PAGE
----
Typhoid control key to preventing gall bladder cancer in India and Pakistan

news
01 June 2015

Controlling bacteria responsible for typhoid fever could dramatically cut the risk of gall bladder cancer in India and Pakistan, according to scientists including an Indian researcher.

The findings established for the first time the causal link between bacterial infection and gall bladder cancer, explaining why the type of cancer was rare in the west but common in India and Pakistan, where typhoid fever was endemic.

Public policy changes inspired by the research could have an immediate impact on preventing a type of cancer that currently had a very poor prognosis, according to researchers.

According to Jacques Neefjes of the Netherlands Cancer Institute, while viruses were among the established causal factors for particular cancers, bacteria were largely ignored as direct contributors.

According to Neefjes, accepting that bacterial infections could directly contribute to cancer formation made these tumours in principle preventable.

He added if Salmonella Typhi infections were cured immediately with antibiotics and chronic infections prevented, or if vaccination programmes to eradicate S Typhi worked, a major reduction in the incidence of a tumour that represented the third-most common gastro-intestinal tumour in India and Pakistan, could be achieved.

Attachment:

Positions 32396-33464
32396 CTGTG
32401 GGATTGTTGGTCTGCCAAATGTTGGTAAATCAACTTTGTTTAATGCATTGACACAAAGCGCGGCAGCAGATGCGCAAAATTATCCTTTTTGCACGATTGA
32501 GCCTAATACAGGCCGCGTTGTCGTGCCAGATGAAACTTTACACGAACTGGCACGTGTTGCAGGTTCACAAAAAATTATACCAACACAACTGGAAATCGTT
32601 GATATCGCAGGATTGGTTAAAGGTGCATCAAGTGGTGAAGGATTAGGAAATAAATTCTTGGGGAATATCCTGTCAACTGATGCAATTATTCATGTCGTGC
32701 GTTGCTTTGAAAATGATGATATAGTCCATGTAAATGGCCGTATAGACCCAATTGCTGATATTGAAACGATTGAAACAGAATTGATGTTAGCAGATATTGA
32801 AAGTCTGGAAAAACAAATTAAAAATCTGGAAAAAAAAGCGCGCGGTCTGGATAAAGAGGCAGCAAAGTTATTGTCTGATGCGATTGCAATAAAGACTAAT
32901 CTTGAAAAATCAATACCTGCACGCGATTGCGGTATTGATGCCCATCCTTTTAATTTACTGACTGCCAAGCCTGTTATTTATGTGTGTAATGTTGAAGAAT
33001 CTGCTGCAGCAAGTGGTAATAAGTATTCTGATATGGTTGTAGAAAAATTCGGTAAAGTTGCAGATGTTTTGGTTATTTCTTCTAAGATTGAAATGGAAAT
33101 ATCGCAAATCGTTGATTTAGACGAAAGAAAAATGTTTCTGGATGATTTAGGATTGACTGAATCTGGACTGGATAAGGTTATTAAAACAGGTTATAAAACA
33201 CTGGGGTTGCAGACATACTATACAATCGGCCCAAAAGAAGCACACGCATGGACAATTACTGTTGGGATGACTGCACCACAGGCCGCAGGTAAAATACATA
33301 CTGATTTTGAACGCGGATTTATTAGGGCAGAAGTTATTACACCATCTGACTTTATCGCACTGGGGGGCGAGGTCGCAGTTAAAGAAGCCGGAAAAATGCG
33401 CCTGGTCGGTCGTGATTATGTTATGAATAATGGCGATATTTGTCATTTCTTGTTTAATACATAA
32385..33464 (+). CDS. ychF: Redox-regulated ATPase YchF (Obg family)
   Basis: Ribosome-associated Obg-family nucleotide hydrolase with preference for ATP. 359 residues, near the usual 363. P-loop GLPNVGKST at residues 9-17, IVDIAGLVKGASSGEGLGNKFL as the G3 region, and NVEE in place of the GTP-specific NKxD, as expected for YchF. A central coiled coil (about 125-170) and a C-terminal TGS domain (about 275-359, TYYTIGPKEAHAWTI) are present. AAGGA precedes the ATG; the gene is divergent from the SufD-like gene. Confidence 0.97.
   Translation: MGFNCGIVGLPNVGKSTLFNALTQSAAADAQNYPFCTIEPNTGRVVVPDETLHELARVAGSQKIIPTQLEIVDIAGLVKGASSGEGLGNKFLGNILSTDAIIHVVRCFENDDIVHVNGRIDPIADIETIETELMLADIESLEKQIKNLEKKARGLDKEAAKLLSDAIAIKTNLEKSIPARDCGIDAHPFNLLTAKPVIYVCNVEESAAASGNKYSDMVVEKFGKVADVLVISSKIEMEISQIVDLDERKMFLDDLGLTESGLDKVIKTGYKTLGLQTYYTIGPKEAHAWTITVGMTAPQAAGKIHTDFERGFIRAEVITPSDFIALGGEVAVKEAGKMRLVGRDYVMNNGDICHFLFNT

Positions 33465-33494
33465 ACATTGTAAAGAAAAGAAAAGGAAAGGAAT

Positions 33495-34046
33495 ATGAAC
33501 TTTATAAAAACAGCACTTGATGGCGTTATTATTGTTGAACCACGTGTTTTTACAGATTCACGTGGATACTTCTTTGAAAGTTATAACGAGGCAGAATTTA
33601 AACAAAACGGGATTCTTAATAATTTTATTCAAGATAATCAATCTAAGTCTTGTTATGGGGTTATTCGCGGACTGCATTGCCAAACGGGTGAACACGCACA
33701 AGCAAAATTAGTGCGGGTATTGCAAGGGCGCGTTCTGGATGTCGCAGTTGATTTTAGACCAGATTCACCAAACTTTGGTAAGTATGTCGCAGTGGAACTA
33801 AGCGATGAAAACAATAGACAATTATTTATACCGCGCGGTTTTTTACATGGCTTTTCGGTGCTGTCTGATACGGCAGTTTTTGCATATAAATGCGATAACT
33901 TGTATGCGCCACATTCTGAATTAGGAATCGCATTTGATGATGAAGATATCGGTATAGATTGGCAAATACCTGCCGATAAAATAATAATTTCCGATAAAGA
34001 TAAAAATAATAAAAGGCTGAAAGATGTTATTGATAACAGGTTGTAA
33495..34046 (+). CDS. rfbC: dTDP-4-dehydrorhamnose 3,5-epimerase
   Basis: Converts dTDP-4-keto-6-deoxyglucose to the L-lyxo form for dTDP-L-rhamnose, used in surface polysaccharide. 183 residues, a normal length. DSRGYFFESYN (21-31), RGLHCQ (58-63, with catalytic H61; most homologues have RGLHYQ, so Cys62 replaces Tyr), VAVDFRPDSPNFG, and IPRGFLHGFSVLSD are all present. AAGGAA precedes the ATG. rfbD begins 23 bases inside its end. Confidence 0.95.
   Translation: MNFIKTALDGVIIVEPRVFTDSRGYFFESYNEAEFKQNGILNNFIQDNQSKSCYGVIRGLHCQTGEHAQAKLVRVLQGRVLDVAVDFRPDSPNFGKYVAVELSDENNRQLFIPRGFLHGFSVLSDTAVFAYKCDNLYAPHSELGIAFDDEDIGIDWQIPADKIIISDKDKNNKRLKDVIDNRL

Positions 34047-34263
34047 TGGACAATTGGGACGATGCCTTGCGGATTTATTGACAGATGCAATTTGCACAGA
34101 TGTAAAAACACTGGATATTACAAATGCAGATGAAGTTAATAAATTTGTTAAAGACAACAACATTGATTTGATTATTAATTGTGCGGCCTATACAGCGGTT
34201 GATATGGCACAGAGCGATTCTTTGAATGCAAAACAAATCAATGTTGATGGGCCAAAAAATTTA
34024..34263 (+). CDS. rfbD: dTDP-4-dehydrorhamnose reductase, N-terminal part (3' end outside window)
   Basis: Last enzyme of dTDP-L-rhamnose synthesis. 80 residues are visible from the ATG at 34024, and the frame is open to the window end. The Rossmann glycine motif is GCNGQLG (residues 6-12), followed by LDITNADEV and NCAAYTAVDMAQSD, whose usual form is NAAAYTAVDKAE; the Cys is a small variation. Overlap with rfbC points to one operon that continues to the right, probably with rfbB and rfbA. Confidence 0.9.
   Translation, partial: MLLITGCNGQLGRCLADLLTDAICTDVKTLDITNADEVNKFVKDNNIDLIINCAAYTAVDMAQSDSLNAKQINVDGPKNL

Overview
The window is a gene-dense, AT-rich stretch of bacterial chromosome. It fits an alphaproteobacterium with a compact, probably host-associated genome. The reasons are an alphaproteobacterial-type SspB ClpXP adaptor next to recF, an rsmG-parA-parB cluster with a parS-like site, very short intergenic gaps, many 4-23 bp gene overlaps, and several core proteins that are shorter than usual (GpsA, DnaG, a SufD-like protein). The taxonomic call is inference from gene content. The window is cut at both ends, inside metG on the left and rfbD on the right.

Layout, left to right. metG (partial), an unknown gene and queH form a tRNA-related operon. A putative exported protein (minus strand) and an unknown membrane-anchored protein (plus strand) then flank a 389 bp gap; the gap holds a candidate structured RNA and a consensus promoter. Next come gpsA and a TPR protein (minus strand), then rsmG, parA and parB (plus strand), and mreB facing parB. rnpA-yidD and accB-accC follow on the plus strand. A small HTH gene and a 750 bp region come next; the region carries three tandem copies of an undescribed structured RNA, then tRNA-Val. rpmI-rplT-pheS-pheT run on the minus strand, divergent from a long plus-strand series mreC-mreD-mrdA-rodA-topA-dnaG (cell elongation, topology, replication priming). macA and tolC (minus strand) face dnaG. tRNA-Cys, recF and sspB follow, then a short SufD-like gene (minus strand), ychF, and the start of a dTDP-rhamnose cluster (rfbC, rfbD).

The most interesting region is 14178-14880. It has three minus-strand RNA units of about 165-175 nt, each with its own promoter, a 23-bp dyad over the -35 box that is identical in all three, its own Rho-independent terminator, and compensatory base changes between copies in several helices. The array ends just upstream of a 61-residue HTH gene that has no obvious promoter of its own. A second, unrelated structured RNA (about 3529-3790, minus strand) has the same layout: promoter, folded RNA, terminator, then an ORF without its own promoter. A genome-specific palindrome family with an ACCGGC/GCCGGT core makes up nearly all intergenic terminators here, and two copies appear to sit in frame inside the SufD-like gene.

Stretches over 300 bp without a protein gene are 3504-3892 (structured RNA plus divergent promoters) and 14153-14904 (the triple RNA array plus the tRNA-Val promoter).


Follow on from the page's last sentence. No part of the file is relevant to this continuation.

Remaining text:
Gall bladder cancer is most difficult to detect in  early stages as there are no signs or symptoms. And by the time it was detected it was often too late to save patients.

Given the poor prognosis of gall bladder cancer, Neefjes, Tiziana Scanu of the Netherlands Cancer Institute, and Gopal Nath of Banaras Hindu University set about gaining insight into how to combat this tumour by identifying causal factors underlying its unique global distribution.

The researchers indentified S Typhi, as this typhoid-causing bacterium was endemic in India and had been associated with gallbladder cancer in epidemiological studies.

The proteins that salmonella injected into host cells activated cancer-related signaling pathways called AKT and MAPK, which support not only bacterial infection and survival, but also the proliferation and  growth of cancer cells.

According to Tiziana Scanu of the Netherlands Cancer Institute the use of antibiotic treatment to control the infections might come too late for people who had already developed cancer, so rather it was better to prevent the diseases through proper treatment with antibiotics, vaccination programs, or better sanitary conditions.





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